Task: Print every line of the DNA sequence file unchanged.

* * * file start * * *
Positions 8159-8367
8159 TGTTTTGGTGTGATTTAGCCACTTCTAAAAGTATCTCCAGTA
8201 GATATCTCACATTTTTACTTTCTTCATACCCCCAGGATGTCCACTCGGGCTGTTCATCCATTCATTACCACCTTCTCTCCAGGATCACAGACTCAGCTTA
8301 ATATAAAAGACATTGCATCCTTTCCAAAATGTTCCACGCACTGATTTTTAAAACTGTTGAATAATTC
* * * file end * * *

Positions 8159-8367
8159 TGTTTTGGTGTGATTTAGCCACTTCTAAAAGTATCTCCAGTA
8201 GATATCTCACATTTTTACTTTCTTCATACCCCCAGGATGTCCACTCGGGCTGTTCATCCATTCATTACCACCTTCTCTCCAGGATCACAGACTCAGCTTA
8301 ATATAAAAGACATTGCATCCTTTCCAAAATGTTCCACGCACTGATTTTTAAAACTGTTGAATAATTC